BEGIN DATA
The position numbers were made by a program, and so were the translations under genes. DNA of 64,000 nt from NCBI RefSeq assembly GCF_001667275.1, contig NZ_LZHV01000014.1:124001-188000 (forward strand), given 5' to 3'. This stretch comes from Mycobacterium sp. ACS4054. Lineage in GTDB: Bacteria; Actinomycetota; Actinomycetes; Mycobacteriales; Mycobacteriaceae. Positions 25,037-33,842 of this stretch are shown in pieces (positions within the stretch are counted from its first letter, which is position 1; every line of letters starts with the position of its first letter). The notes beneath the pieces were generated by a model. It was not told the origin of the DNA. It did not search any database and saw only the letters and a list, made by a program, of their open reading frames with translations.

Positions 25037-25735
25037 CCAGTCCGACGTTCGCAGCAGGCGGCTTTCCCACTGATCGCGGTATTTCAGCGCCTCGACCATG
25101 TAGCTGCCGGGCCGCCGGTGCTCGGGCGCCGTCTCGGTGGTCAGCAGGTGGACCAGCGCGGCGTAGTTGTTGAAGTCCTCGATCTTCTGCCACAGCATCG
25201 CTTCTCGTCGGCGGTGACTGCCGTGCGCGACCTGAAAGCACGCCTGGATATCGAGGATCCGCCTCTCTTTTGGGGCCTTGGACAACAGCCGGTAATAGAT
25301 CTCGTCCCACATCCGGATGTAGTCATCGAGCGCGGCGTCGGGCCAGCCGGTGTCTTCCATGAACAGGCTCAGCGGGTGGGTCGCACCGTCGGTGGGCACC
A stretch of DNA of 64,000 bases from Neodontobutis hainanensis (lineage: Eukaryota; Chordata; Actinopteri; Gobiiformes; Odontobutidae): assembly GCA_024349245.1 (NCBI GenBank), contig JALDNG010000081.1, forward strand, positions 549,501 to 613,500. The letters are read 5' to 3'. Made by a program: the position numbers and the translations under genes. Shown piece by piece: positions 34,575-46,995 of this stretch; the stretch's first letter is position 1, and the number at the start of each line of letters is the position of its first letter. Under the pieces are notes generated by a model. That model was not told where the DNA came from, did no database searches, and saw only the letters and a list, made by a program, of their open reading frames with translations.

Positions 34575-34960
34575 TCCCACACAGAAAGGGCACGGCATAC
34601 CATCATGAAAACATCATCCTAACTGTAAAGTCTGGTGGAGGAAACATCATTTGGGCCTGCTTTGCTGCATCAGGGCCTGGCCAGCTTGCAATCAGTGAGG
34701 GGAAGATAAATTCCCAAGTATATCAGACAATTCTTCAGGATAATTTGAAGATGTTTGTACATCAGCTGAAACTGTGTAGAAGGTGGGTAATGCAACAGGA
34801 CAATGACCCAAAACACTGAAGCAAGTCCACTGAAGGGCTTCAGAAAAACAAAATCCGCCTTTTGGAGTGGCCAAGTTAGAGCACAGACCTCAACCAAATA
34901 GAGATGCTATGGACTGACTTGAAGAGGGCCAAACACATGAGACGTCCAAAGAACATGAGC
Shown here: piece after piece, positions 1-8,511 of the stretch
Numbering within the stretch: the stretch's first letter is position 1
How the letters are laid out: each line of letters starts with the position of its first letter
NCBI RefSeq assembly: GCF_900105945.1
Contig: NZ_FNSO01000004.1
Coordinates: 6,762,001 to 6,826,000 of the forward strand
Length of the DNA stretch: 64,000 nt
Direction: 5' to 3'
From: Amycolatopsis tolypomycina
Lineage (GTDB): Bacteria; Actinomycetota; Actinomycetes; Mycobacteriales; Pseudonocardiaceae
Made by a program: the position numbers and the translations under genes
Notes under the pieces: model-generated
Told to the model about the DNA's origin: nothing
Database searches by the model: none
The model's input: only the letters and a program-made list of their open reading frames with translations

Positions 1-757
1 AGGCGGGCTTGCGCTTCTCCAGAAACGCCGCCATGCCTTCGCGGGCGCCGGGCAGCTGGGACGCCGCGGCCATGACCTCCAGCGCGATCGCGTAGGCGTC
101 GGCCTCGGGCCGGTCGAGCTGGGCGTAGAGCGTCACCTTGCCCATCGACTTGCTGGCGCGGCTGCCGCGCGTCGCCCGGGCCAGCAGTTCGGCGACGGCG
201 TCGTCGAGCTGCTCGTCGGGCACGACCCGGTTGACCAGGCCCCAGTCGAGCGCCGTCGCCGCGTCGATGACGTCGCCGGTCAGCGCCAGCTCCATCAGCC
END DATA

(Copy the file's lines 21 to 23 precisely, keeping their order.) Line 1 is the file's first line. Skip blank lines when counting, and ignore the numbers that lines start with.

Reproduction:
Direction: 5' to 3'
From: Amycolatopsis tolypomycina
Lineage (GTDB): Bacteria; Actinomycetota; Actinomycetes; Mycobacteriales; Pseudonocardiaceae